Books to Watch | October 6, 2020
October 06, 2020
Each and every week, our marketing team—Marketing Director Blyth Meier (BRM), Digital Marketing Specialist Gabbi Cisneros (GMC), and Editorial Director Dylan Schleicher (DJJS)—highlights five new books we are most excited about.
This week, our choices are:
Digital Goddess: The Unfiltered Lessons of a Female Entrepreneur by Victoria R. Montgomery Brown, HarperCollins Leadership
Every entrepreneur's journey is different, and most are difficult. And, like almost everything else in the world, entrepreneurship is even more difficult for women and minorities. Victoria R. Montgomery Brown is CEO & co-founder of Big Think, a collection of experts and disruptors that provide online content (videos, podcasts, interviews, and more). In Digital Goddess, Montgomery incorporates small pieces of advice and case studies from contributors at Big Think that provide a variety of perspectives and lessons that will empower entrepreneurs at any stage. However, most of the book is about her own journey and advice, which she shares realistically and humbly.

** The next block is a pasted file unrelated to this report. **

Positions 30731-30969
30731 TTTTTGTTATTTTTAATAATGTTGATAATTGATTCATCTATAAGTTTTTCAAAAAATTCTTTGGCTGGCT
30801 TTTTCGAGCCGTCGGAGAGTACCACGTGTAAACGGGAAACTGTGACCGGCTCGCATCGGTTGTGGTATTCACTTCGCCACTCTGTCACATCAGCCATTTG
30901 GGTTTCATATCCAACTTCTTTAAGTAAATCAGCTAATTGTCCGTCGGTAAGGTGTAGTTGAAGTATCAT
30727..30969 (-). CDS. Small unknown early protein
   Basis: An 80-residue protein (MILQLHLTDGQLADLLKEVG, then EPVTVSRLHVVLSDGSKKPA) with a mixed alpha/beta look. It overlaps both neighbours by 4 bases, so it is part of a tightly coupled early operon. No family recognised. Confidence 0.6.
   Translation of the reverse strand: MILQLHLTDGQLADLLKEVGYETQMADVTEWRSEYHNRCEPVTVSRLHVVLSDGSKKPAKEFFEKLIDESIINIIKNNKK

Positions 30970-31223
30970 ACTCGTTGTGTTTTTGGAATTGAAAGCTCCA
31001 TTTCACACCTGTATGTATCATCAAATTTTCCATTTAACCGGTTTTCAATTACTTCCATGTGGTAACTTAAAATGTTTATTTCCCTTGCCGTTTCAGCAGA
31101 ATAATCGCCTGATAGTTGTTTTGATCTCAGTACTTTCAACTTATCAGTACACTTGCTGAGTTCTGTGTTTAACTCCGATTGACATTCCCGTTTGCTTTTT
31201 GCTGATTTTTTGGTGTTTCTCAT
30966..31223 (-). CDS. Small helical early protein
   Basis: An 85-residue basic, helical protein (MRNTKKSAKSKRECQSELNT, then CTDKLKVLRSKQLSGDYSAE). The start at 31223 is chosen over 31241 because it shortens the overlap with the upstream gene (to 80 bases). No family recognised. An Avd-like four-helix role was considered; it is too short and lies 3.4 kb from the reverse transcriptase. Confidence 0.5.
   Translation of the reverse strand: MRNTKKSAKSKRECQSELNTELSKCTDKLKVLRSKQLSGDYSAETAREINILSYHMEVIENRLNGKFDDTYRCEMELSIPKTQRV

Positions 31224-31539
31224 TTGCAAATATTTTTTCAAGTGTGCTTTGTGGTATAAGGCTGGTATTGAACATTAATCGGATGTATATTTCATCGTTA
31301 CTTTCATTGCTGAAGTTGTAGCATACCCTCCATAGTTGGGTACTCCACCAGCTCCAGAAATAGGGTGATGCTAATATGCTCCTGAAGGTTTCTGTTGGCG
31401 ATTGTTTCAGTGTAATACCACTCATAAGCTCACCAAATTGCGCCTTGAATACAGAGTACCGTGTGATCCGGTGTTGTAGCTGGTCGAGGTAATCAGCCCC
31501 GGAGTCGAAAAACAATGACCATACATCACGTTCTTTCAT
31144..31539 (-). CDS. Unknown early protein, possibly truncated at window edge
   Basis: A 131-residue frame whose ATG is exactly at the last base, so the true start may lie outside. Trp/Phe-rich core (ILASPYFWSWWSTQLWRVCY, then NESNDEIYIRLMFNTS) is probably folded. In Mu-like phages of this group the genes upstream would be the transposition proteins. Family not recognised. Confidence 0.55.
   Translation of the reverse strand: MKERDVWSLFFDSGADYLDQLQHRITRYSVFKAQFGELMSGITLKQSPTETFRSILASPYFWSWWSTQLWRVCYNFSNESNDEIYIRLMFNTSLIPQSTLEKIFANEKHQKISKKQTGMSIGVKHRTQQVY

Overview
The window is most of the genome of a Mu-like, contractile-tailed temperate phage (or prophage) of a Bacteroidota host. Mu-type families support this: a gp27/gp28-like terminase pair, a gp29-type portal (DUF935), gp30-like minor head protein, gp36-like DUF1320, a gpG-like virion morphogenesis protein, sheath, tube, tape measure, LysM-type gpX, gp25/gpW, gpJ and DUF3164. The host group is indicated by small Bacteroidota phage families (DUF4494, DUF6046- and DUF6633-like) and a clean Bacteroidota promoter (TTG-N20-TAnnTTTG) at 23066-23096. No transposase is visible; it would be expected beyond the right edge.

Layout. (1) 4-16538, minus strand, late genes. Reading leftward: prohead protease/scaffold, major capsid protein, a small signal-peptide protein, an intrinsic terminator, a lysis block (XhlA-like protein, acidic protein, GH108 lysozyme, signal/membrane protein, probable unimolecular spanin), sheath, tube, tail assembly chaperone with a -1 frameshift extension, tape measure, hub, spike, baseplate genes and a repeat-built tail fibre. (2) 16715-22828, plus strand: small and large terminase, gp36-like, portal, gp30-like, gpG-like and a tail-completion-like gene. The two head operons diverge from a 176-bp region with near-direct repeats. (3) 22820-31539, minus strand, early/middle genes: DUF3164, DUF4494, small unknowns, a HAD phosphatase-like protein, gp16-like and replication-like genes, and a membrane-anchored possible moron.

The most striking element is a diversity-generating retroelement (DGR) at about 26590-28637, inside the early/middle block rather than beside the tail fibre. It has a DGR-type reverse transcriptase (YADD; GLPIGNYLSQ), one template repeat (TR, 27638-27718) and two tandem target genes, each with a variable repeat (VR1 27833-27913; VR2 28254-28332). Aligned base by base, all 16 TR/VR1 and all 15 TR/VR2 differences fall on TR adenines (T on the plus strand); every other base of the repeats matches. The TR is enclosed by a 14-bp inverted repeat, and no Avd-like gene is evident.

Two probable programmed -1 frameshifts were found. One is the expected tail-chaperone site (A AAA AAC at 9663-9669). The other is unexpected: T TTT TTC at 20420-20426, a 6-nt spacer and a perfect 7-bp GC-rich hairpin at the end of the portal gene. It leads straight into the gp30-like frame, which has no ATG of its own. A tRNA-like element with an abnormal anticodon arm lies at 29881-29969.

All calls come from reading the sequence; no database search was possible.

As working from home has taught many of us, there is no such thing as a divide between personal and professional lives. Montgomery recognizes this and provides a transparent look into "the ups and downs of my romantic life while running a business; my strategies for dealing with powerful and predatory men; and the steps I've taken to better understand and manage my own mental health and well-being." An important takeaway from Digital Goddess is that our overall mind-set will always (should always) be changing. Montgomery writes this in a poignant chapter about the sudden return of her father's brain cancer: